In an account on the establishment of the first Serbian Orthodox church in America, Georgije Kodzic describes an accident at the Argonaut mine in California:
In a single day in August of 1922 eleven miners were killed in the Argonaut mine. Eleven martyrs of hard and dangerous work were buried in the mine-grave. What about others, dozens of young men, victims of earning money, battered in the flower of their youth, broken by accidents, who lie dispersed in the graves around the St. Sava Church in Jackson. [Kodzic: 78]
A similar account is given by S. Sobajic, a Montenegrin writer who visited and wrote about his countrymen in America. Here is an excerpt from a dialogue between the narrator and one of the participants of a fraternal organization meeting:
Are you telling me that the only thing that matters is this bloody money, and getting it in this way! – I cried out, offended by what the man sitting next to me had said. – Well why else would we all be here? – he replied calmly – I work until I get killed in an accident and my earnings are proportionate to my work. But our job is dirty; no American would do it, not even for a fortune. We are the ones who get the most dangerous, the most difficult work done and that’s why we can’t last long. What else could I do without knowing the language, without any qualifications?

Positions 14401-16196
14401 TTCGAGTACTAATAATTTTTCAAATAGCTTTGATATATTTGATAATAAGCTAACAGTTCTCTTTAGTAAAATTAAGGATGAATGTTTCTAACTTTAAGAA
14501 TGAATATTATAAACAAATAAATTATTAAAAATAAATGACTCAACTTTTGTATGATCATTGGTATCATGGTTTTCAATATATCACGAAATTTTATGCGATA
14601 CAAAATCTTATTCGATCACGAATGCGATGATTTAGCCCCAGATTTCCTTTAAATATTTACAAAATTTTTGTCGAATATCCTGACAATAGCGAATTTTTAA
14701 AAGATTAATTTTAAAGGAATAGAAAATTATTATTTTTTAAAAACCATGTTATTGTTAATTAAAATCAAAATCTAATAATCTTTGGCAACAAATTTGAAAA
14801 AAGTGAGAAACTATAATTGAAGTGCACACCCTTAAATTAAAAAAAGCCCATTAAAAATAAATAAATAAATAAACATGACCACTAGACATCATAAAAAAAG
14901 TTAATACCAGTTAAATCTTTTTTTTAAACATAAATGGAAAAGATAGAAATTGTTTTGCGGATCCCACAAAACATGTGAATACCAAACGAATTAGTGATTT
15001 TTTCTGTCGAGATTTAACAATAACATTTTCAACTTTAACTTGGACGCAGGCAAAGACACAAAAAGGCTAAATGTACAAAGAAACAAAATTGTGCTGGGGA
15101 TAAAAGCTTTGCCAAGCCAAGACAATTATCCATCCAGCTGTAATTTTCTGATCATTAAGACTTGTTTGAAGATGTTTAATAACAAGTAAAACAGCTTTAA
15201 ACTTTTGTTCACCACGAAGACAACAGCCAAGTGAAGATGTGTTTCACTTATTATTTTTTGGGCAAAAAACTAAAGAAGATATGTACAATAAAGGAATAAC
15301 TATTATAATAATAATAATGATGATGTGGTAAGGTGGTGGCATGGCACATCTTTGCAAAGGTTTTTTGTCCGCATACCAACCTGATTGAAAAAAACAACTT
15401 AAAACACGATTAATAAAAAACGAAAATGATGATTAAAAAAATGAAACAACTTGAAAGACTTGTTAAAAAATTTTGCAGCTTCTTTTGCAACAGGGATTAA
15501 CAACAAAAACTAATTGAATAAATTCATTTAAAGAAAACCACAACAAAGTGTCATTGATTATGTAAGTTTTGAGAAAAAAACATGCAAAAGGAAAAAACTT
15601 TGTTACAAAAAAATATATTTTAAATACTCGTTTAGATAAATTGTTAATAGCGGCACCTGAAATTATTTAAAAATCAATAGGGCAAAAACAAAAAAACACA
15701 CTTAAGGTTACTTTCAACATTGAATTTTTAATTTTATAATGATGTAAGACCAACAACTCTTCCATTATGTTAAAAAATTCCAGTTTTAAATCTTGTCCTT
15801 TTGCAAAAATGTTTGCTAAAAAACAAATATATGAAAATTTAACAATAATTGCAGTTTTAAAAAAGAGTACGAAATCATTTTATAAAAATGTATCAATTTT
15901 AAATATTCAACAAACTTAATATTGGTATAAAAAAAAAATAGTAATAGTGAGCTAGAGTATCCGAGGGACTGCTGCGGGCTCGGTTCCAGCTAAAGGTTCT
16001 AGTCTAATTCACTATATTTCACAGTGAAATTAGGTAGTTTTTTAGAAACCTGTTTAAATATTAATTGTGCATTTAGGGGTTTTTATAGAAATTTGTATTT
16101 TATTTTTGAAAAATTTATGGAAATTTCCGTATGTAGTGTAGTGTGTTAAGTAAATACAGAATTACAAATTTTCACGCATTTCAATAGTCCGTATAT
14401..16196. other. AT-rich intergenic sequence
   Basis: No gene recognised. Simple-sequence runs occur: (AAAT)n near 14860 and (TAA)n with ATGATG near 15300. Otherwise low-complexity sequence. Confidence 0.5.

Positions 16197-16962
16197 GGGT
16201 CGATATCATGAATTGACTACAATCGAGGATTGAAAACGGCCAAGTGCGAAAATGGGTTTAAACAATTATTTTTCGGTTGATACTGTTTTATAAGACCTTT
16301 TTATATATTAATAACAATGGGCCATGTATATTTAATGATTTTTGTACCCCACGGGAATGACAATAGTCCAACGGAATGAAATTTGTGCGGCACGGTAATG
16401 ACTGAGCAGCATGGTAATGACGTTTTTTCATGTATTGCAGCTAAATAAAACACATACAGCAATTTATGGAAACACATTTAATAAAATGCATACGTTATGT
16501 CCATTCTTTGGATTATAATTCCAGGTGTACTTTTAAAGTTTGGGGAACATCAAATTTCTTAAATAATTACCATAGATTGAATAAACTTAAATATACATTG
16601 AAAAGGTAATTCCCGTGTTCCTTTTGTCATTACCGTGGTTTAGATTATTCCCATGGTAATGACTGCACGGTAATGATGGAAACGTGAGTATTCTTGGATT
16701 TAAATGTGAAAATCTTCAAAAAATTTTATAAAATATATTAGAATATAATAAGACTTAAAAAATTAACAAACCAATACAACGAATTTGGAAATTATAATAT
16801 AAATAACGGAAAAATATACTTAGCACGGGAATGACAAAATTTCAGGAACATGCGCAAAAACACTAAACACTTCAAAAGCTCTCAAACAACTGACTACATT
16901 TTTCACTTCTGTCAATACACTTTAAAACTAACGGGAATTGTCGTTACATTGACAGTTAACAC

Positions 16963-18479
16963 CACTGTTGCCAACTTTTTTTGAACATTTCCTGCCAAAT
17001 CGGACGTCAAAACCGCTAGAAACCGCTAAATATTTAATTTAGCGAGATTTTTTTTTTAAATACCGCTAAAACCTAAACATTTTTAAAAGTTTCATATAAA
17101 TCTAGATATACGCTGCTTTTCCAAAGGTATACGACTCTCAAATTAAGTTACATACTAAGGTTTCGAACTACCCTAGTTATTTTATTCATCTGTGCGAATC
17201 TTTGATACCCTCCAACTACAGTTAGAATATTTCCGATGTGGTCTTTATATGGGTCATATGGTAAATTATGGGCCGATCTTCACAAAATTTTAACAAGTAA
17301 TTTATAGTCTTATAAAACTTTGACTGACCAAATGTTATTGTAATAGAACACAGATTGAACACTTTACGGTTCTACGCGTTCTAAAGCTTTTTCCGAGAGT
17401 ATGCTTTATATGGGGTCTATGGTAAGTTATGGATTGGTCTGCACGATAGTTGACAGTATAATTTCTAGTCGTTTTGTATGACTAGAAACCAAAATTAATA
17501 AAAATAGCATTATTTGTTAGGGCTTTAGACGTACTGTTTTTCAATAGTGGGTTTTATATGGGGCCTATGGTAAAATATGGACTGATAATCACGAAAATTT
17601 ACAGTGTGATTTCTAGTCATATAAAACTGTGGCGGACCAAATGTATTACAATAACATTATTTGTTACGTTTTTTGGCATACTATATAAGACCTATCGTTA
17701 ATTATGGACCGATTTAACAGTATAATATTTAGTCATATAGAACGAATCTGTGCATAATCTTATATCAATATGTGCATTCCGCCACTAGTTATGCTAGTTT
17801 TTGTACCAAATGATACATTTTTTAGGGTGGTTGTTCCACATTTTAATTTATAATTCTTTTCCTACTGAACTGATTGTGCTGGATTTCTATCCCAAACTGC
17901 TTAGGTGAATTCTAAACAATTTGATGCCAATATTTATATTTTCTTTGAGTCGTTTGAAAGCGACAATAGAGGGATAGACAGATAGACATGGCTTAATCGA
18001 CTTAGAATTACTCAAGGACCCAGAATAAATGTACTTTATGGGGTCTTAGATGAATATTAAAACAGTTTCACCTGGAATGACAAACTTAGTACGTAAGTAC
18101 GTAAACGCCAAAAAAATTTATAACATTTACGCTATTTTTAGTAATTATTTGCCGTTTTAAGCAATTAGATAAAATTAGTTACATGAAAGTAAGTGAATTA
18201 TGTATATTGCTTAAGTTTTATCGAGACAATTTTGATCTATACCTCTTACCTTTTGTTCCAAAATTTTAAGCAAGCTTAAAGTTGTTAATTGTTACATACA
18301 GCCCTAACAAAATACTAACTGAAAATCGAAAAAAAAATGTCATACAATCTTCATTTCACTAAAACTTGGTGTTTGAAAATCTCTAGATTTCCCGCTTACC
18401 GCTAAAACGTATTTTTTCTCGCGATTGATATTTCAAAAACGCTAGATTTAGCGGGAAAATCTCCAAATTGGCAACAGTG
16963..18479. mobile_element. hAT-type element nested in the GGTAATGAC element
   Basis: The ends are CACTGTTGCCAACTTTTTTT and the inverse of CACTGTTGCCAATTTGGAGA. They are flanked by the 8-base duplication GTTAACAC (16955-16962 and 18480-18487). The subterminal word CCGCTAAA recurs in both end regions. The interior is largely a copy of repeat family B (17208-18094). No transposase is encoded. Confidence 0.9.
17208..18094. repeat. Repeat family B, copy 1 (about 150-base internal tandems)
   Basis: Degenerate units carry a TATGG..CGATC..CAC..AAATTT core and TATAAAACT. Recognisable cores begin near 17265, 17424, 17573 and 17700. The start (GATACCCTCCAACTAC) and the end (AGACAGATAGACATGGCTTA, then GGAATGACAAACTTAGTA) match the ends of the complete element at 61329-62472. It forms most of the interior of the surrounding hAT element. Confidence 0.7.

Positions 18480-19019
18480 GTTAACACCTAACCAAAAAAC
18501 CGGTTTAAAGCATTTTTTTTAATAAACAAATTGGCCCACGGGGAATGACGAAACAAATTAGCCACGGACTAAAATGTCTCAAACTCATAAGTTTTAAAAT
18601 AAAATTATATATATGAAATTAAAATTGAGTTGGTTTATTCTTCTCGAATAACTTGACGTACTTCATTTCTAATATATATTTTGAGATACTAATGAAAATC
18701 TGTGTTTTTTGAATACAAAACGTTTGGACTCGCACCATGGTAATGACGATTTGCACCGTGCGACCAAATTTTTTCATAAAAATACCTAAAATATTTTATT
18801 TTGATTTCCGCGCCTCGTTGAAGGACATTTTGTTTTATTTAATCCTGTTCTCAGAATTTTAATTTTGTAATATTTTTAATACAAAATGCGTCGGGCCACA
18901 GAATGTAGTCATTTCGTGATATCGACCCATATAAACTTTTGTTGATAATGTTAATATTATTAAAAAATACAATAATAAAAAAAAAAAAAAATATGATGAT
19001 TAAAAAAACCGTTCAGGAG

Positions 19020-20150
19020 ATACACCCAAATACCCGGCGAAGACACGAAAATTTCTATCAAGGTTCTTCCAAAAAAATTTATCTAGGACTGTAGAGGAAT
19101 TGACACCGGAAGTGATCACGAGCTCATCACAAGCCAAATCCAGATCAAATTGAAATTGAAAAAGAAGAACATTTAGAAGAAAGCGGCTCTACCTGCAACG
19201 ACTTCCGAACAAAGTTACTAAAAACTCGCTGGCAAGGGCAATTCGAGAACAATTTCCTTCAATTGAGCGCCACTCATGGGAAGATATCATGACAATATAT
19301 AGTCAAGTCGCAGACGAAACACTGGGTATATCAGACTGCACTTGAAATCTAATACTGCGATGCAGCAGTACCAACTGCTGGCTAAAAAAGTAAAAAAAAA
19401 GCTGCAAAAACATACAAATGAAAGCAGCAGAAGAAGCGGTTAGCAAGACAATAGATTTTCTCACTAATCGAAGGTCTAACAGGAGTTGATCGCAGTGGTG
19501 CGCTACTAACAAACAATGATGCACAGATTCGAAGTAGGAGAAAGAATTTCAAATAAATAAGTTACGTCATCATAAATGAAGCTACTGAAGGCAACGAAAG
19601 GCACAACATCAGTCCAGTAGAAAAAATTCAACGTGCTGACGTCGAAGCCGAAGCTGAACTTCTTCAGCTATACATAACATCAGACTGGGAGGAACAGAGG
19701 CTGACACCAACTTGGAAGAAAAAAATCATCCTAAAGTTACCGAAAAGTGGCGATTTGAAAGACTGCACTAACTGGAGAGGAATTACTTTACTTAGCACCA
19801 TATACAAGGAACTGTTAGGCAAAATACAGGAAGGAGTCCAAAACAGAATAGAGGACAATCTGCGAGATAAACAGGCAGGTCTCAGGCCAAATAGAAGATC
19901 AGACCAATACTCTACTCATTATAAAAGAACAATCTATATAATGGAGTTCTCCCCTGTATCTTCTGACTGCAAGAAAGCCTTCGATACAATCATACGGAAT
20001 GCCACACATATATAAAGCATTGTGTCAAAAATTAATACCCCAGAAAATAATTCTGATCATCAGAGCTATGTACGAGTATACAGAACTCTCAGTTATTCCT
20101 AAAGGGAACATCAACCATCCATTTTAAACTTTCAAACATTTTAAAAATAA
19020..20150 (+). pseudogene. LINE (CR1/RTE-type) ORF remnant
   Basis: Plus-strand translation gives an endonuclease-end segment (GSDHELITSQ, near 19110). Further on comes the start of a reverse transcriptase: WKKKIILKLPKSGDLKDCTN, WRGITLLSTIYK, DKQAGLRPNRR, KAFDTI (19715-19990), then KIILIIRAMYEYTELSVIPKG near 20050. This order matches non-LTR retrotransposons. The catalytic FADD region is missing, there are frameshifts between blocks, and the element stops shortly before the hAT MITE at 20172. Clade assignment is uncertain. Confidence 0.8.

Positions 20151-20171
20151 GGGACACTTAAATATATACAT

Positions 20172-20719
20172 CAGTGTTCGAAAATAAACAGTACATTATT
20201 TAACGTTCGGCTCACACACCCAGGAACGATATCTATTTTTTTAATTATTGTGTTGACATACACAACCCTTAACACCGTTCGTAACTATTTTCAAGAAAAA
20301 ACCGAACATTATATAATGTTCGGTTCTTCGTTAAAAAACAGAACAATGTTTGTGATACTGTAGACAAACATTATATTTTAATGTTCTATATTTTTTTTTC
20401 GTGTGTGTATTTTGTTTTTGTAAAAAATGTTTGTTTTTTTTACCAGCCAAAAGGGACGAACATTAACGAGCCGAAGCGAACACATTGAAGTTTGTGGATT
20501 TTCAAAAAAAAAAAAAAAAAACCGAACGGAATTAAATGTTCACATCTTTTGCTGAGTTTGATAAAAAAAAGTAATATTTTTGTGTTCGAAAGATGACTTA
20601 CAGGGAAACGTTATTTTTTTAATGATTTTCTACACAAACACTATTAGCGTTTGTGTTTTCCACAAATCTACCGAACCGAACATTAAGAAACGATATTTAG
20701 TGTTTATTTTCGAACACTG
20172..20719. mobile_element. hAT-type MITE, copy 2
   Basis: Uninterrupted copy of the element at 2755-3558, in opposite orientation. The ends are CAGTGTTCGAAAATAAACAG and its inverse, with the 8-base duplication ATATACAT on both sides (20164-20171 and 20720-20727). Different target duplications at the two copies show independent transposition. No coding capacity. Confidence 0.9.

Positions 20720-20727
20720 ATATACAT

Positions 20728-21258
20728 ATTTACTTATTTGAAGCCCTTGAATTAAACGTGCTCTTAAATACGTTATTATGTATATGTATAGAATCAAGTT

In addition, I am at the mercy of the capitalists…who treat me like an animal. There is no factory where men are not killed in accidents every day, every hour. But the companies cover it up: when a man is killed, they quickly slip him out, bury him, cover everything, so his fellow workers go on believing they would be able to work a hundred years…Until one day misfortune strikes…[Sobajic: 46]